Javier Bardem Launches Documentary to Call for Ocean Protection

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This week, Spanish actor and Oscar-winner Javier Bardem and his brother Carlos Bardem are launching a breathtaking environmental documentary about their voyage to Antarctica and the critical need to protect the oceans. The film, Sanctuary, will be available on platforms starting Friday, April 10.

Directed by Alvaro Longoria, Sanctuary tells the story of a Greenpeace expedition seeking to create the largest protected area on the planet in the Antarctic Ocean.

Actor and Antarctic ambassador Javier Bardem coming up to the surface in a submarine launched from Greenpeace ship the Arctic Sunrise exploring the Antarctic seafloor on around 270 meters depth in Charlotte Bay off the Gerlache Strait. Greenpeace is on a three-month expedition to the Antarctic to carry out scientific research, including seafloor submarine dives and sampling for plastic pollution, to highlight the urgent need for the creation of a 1.8 million square kilometre Antarctic Ocean Sanctuary to safeguard species like whales and penguins.

Javier Bardem, who ventured to the Antarctic seafloor in a submarine during the expedition, said “Hopefully this documentary will serve to contribute our grain of sand to raise awareness and to demand the end of unsustainable and harmful policies to our planet.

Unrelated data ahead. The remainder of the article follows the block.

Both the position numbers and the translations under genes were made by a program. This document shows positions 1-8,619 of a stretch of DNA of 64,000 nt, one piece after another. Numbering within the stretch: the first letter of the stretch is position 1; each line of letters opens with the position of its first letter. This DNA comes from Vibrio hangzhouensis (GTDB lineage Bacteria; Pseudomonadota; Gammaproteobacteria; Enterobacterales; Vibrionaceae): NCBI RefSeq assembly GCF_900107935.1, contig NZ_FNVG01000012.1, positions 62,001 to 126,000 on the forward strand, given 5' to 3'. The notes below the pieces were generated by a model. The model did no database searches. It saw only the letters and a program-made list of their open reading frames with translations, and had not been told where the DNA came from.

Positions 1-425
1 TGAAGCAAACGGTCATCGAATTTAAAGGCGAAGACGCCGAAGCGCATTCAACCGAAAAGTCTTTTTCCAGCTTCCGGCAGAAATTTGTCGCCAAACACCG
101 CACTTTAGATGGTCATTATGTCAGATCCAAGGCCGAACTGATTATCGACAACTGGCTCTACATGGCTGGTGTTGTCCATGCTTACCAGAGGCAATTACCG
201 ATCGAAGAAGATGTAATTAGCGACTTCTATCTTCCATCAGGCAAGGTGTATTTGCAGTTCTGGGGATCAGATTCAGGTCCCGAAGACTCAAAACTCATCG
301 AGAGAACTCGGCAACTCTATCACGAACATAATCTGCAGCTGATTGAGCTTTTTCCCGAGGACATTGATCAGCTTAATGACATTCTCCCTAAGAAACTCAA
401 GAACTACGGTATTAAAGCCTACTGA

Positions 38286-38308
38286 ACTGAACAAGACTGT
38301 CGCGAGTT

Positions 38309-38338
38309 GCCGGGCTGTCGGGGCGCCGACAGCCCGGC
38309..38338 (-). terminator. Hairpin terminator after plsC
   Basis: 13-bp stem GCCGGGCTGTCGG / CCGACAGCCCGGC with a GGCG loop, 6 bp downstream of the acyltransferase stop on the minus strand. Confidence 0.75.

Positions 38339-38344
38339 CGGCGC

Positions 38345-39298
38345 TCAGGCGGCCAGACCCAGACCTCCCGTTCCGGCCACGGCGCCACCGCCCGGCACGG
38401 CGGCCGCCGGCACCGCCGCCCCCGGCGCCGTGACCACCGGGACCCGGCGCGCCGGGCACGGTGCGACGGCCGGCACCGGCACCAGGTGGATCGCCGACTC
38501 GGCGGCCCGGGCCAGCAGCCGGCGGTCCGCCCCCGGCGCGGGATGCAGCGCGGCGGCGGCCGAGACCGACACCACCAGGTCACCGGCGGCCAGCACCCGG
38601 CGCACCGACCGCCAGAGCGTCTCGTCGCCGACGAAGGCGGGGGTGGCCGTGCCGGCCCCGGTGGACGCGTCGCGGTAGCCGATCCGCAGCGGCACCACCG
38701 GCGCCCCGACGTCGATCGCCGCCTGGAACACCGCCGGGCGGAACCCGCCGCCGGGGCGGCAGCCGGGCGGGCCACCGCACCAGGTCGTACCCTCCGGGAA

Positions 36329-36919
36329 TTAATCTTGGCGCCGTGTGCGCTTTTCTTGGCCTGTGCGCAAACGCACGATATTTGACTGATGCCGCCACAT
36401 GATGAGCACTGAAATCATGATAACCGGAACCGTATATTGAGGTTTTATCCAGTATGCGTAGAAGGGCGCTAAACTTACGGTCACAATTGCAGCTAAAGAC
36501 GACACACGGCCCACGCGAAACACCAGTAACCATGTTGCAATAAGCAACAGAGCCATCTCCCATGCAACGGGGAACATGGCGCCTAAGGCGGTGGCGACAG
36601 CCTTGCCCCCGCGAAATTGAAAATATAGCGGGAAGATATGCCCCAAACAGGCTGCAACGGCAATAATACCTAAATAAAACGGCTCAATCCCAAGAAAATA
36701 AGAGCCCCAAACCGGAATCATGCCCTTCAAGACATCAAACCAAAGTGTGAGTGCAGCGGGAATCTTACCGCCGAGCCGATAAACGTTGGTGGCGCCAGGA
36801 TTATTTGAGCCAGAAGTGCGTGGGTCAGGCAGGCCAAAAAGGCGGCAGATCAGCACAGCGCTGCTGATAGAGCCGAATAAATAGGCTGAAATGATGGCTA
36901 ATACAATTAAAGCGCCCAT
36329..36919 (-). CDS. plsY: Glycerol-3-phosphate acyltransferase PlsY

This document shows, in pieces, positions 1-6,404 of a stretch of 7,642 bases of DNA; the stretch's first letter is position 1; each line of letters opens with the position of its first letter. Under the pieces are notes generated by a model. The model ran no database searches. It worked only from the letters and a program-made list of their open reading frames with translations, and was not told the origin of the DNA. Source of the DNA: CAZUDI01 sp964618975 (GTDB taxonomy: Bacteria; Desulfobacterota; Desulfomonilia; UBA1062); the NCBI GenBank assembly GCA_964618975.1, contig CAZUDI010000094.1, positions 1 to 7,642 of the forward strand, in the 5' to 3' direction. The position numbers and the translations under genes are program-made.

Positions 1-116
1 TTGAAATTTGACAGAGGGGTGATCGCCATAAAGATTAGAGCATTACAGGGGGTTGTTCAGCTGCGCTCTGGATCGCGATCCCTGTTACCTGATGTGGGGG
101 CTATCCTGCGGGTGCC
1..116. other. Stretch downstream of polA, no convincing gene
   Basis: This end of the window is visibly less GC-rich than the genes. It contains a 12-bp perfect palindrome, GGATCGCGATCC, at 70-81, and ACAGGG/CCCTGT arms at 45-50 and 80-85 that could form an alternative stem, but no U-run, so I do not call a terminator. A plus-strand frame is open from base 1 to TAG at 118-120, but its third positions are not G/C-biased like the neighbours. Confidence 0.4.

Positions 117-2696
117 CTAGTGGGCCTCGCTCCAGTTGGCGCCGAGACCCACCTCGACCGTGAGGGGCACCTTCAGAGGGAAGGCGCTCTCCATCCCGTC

Greenpeace USA Oceans Director and marine biologist, John Hocevar who operated the submarine in the film, said “The best thing about this film is that we can share the wild beauty of the Antarctic seafloor with the world. Sanctuary provides hope, humor, and even some drama. I think it will inspire people to join us in working to protect our ocean.”

Greenpeace is campaigning for a network of sanctuaries to cover 30% of the world’s oceans by 2030. Over 3 million people have already signed the petition calling for a Global Ocean Treaty to make this possible, including other Ocean Ambassadors like the actors Marion Cotillard, Pedro Alonso, Shailene Woodley, and NiNi. Greenpeace also recently launched “Antarctic Adventure,” an interactive online tour of the organization’s latest expedition to the South Pole.

You can find out more about the work of Greenpeace by visiting their website by clicking here.

Nick and Caroline Robertson-Brown

Nick and Caroline Robertson-Brown

Nick and Caroline Robertson-Brown are a husband and wife team of underwater photographers. Both have degrees in environmental biology from Manchester University, with Caroline also having a masters in animal behaviour. Nick is a fellow of the Royal Photographic Society in underwater wildlife photography and he also has a masters in teaching. They are passionate about marine conservation and hope that their images can inspire people to look after the world's seas and oceans. Their Manchester-based company, Frogfish Photography, offers a wide range of services and advice. They offer tuition with their own tailor made course - the Complete Underwater Photography Award. The modules of the course have been written to complement the corresponding chapters in Nick's own book: Underwater Photography Art and Techniques. They also offer equipment sales and underwater photography trips in the UK and abroad. For more information visit www.frogfishphotography.com.

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